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Should a 6 year old

post #1 of 32
Thread Starter 
Know how to read? I am so frustrated with my 6 year old.

We went over letter sounds over and over and over and over. It was Hooked on phonics learn to read.Kindergarden reading.My ds thinks its all a joke a big joke. He wont sit.He laughs at me and says off the wall stuff. It was reading a simple book about a cat and a rat.It was putting together like C-AT.He was ok when she read it out loud.When she the cd had him do it himself it was so hard.

Also math is another thing that gets me a simple 1+2 is really hard for him.

I think I just need to put him in school.What was I thinking?I really thought my child would sit and want to learn

We have even went over the alphabet a good 100 times and 1-20 a good 100 times.Ds Still has a hard time with that.My 3 year old can do both with ease.

I cry everyday over this.I lock myself in the bathroom and just let it out.

I am worried that he will not be able to read one day.I would be the one to blame.I just wanted to home teach for k & 1 grade.I am so worried that when he goes to 2 grade he will be so far behind.

Anyone have any tips or ideas to help me?

Do you think I am just overreacting?Should I slow down?

TIA
post #2 of 32
I have just a minute to post but hugs to you.... kids learn in all different ways... and maybe sitting down to learn isnt how your 6 yr old learns?? and NO not all 6 yr olds know how to read.
post #3 of 32
in waldorf schools letters are not taught until 1st grade and six would be K which is about learning through play. lots of household play, blocks, songs, and stories read to him.

it sounds like 1. he may not be ready and 2 that may not be the best way for him to learn. not everyone responds well to phonics( i didn't) and many people esp. kindergartens don't respond well to sit down type work.
post #4 of 32
Sounds like you are putting too much pressure on your ds and yourself.

Sounds like he is NOT ready to sit down and go over the alphabet a billion times...he wouldn't even have to do that much sit-down-and-listen type stuff in a public Kindergarten...why are you pushing it so much???

Also, he is a boy...they tend to have a lot more energy and are less mature than girls the same age. I think maybe you are putting too much pressure on both of you and you need to relax a little (just my two cents)!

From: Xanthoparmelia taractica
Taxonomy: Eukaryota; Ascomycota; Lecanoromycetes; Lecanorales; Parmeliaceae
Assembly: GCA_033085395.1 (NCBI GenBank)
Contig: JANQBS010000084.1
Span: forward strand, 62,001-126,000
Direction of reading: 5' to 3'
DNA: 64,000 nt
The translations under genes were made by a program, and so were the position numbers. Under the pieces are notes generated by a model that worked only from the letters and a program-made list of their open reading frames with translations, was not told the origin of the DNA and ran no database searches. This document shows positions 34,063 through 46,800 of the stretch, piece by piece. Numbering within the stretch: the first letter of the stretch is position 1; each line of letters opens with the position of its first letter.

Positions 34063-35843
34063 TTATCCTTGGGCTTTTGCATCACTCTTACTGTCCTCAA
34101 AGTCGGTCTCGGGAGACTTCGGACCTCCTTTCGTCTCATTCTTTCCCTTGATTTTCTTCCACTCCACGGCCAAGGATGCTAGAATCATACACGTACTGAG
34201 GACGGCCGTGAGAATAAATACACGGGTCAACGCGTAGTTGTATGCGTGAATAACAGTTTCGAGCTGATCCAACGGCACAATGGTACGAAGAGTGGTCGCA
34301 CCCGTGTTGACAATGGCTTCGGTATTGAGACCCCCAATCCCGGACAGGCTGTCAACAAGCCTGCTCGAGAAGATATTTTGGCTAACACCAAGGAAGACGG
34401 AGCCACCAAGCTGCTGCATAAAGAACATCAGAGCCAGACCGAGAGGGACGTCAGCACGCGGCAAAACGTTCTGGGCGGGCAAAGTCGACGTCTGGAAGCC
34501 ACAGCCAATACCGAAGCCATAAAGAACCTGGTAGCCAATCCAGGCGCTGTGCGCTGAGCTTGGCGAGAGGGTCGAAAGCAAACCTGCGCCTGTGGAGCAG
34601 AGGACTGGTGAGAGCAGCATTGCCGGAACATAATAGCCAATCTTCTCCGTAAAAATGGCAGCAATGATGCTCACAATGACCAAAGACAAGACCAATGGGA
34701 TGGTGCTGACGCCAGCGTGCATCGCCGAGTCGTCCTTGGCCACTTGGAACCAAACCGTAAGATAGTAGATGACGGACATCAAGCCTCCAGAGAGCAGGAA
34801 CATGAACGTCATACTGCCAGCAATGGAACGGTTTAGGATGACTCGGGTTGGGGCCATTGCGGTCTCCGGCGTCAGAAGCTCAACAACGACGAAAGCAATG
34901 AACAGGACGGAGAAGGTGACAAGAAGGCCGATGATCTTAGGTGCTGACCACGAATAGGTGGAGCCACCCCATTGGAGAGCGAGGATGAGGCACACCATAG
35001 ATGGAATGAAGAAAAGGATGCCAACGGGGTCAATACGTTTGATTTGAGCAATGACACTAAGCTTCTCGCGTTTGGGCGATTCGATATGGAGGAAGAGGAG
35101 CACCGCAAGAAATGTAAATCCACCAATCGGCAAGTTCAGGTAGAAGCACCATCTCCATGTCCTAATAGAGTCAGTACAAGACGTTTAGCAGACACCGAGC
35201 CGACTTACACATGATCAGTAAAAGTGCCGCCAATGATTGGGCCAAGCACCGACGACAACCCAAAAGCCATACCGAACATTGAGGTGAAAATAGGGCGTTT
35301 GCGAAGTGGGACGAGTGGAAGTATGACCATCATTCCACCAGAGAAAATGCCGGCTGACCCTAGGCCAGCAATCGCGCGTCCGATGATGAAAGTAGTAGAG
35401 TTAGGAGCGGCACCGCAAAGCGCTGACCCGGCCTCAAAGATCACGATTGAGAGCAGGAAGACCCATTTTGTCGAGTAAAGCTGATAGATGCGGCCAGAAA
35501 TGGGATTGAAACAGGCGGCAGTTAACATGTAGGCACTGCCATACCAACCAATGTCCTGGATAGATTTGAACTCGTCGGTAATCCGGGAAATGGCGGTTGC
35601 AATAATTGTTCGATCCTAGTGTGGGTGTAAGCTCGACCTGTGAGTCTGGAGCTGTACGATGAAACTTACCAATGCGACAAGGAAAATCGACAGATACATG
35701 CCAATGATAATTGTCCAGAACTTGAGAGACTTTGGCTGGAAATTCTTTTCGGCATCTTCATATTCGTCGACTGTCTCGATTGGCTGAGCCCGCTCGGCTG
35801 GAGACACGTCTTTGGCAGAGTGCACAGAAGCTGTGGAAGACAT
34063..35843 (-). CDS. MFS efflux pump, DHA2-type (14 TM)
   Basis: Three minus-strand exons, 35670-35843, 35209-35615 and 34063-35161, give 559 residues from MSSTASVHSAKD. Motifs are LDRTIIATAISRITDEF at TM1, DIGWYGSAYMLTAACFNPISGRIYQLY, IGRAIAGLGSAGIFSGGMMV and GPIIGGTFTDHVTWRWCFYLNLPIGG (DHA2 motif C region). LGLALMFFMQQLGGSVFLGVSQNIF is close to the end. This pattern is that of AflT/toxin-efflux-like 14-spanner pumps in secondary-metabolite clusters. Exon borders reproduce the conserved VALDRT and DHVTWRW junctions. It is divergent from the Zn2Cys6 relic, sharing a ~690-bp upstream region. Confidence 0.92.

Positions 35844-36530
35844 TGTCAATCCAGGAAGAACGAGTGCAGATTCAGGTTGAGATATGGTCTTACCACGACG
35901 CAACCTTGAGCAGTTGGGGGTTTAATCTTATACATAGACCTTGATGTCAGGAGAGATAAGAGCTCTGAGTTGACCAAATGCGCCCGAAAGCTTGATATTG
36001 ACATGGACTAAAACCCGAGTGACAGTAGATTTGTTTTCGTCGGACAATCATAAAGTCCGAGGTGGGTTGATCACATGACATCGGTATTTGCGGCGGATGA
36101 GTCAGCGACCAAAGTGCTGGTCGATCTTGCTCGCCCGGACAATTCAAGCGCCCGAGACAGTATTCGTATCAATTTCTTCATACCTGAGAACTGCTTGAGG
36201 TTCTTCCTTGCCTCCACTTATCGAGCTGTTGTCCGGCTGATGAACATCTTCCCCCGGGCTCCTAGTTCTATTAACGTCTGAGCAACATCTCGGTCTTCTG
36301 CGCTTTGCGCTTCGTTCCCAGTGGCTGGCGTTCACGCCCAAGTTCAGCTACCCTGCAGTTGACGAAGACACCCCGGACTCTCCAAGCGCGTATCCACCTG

If you want to increase his literacy awareness do things that are FUN
Make up silly songs with repeating sounds
Tell silly stories/tongue twisters
Clap our the rhythm of the words to listen to the smaller chunks
Play games where you look for letters in the world or things that start/end with a certain sound etc.
post #5 of 32
O.K I think we are having the same day. lols The only difference is my son is #4 and I have been here before. I have to say though, I am not any more patient. I wish I were, but today I am not a nice mommy Today my son will not even attempt to read Little Bear. He can read it, but he just refuses to see that he can. It is so frustrating! I finally had to walk away. I was thinking the same thing about putting him in school. My 3 older kids are in school. #4 has never been to any school and so I was trying to see if it was easer to hs with a child that had never been to school.

I want to tell you. At the beginning of September my son did not remember all his letter sounds, even though he learned them all last year. He also did not know ANY letter names. Last year i did Teach Your Child To Read in 100 Lessons. My ds is an older 6, so he is a 1st grader. We did not quite finish the lessons in the book last year. My ds got tired of it and I got tired of pushing. Well he lost much of what he learned over the summer. So this year i wrote all letter on index cards like this : Bb says "Bb" as in bat, Cc says "Cc as in car. Every day we went over these cards and every day he got to illustrate a couple of the cards. He drew a bat on Bb card, a car on Cc card. At first it took a long time to go through each card, now it only takes a couple minutes and he knows them all!!! I have now added blends to the cards: Ch, Sh, Wh. It is working.

I also need for you to know that my other 2 older boys did not read well till they were 9 or 10. Some kids are reading when they are 4 y/o. IGNORE those children! You need to lower your expectations. It is o.k.
Robin
post #6 of 32
Are you doing K or 1st with him? If K, then you have the whole year to get the letter sounds down. If 1st, then yeah, I can see why you'd be worried, but consider the above comment about Waldorf have 6yo in K and not starting letters til 7yo.

Like PPs said, maybe sitting down for learning time just is not his style right now.

I would suggest Peggy Kaye's book "Games for Reading". It is awesome! My DD 6yo is not the sitting-est for learning time and especially is not into pre-made "schooly" type reading lessons. We make comic strips!

We have also done a lot of sidewalk chalk reading (check out Peggy Kaye's book!)---draw a triangle made of four smaller triangles--start at the point, put a "C" there. Then fill in the other three triangles with "AT, AN, AP" etc. We start standing on C and then jump to the other sounds---sounding out the words as/after we jump.